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Re: "Dont' keep a backlog at all."---Ron Jeffries

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  • mpoppendieck
    ... XPMagazine ... Hi Mike, I don t think Ron and I have the same vision of a backlog. I used to program the control systems for new machines to made tape at
    Message 1 of 2 , Aug 19 3:34 AM
      --- In scrumdevelopment@y..., "Mike Cohn" <mike@m...> wrote:
      > I saw this interesting article recently on Ron Jeffries on his
      XPMagazine
      > site. In it he suggests "don't keep a backlog at all."
      >
      > I'm interested in what others think.

      Hi Mike,

      I don't think Ron and I have the same vision of a backlog.

      I used to program the control systems for new machines to made tape
      at 3M. Pretty much standard practice was to develop a punch list at
      the end of a major installation. It was basically an agreement that
      once these items were punched off, the job would be done. The punch
      list was prioritized by the customer, and worked on in more less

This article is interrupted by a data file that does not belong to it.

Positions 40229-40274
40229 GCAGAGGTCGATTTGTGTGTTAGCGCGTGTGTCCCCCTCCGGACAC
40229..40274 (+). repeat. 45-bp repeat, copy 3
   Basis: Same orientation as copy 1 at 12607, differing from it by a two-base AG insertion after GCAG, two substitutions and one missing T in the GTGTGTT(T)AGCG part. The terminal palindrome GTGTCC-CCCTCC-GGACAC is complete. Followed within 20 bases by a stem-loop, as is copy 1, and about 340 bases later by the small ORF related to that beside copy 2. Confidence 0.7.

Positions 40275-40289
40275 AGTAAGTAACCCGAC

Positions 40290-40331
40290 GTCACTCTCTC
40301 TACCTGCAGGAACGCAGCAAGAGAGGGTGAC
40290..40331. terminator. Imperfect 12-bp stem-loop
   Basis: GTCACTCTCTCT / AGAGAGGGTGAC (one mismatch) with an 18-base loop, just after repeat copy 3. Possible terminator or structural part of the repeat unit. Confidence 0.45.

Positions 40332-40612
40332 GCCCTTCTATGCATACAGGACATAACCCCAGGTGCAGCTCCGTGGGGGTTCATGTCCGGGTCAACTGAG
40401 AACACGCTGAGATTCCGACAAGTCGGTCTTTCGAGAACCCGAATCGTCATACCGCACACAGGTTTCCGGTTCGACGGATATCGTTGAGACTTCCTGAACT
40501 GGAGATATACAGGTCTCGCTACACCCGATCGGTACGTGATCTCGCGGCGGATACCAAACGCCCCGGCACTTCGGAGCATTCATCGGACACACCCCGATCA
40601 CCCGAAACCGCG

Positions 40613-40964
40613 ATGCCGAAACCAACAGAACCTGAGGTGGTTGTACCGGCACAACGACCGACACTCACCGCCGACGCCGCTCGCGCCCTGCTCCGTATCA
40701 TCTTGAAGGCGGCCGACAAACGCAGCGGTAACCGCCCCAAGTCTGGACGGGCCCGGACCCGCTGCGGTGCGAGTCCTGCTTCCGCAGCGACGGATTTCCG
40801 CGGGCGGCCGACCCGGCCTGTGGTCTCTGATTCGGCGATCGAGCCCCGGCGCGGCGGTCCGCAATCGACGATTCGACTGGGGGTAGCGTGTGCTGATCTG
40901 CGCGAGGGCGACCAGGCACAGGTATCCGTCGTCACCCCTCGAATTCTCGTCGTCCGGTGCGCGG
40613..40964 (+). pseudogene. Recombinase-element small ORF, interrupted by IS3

priority order by the installation team, until it was done. That is
      how I see a backlog.

      The important thing about a punch list is that the customer is
      comfortable that all of their concerns about the installation will
      eventually get addressed, while the team has a tool to help the
      customer to set priorities and a good way to know when they will
      really be done.

      This is how I view the backlog. Ron's metaphor of a king with a
      bunch of subjects, the king making priority decisions on the
      subject's requests, doesn't reflect (for me) the concept of a
      punch list or the purpose it serves. A punch list is a wonderful
      device, widely used and understood. I'll bet if you ever had a
      house built or remodeled, you tied up the ends of the contract with
      a punch list.

      Mary Poppendieck
      www.poppendieck.com
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